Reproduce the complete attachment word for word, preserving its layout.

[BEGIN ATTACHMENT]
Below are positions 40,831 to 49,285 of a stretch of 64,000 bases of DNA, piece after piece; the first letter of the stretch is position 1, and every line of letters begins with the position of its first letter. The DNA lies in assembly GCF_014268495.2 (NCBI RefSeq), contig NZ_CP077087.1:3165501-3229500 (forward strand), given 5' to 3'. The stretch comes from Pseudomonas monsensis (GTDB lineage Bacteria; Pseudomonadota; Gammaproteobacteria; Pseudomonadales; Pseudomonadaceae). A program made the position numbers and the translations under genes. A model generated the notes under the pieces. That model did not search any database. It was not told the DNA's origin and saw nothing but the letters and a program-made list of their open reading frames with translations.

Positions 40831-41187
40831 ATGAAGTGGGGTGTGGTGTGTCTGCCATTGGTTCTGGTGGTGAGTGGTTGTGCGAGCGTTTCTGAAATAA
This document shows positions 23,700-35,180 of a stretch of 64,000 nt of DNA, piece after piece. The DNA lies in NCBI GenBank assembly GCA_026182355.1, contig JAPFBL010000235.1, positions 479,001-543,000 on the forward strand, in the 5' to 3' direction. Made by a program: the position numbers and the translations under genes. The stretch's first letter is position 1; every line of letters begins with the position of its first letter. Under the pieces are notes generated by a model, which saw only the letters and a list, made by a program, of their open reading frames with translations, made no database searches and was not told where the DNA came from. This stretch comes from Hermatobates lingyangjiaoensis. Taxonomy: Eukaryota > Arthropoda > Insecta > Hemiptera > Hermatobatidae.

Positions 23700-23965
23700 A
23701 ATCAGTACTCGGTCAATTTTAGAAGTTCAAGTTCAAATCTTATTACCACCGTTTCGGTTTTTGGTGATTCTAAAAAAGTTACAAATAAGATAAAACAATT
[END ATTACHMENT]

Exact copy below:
Below are positions 40,831 to 49,285 of a stretch of 64,000 bases of DNA, piece after piece; the first letter of the stretch is position 1, and every line of letters begins with the position of its first letter. The DNA lies in assembly GCF_014268495.2 (NCBI RefSeq), contig NZ_CP077087.1:3165501-3229500 (forward strand), given 5' to 3'. The stretch comes from Pseudomonas monsensis (GTDB lineage Bacteria; Pseudomonadota; Gammaproteobacteria; Pseudomonadales; Pseudomonadaceae). A program made the position numbers and the translations under genes. A model generated the notes under the pieces. That model did not search any database. It was not told the DNA's origin and saw nothing but the letters and a program-made list of their open reading frames with translations.

Positions 40831-41187
40831 ATGAAGTGGGGTGTGGTGTGTCTGCCATTGGTTCTGGTGGTGAGTGGTTGTGCGAGCGTTTCTGAAATAA
This document shows positions 23,700-35,180 of a stretch of 64,000 nt of DNA, piece after piece. The DNA lies in NCBI GenBank assembly GCA_026182355.1, contig JAPFBL010000235.1, positions 479,001-543,000 on the forward strand, in the 5' to 3' direction. Made by a program: the position numbers and the translations under genes. The stretch's first letter is position 1; every line of letters begins with the position of its first letter. Under the pieces are notes generated by a model, which saw only the letters and a list, made by a program, of their open reading frames with translations, made no database searches and was not told where the DNA came from. This stretch comes from Hermatobates lingyangjiaoensis. Taxonomy: Eukaryota > Arthropoda > Insecta > Hemiptera > Hermatobatidae.

Positions 23700-23965
23700 A
23701 ATCAGTACTCGGTCAATTTTAGAAGTTCAAGTTCAAATCTTATTACCACCGTTTCGGTTTTTGGTGATTCTAAAAAAGTTACAAATAAGATAAAACAATT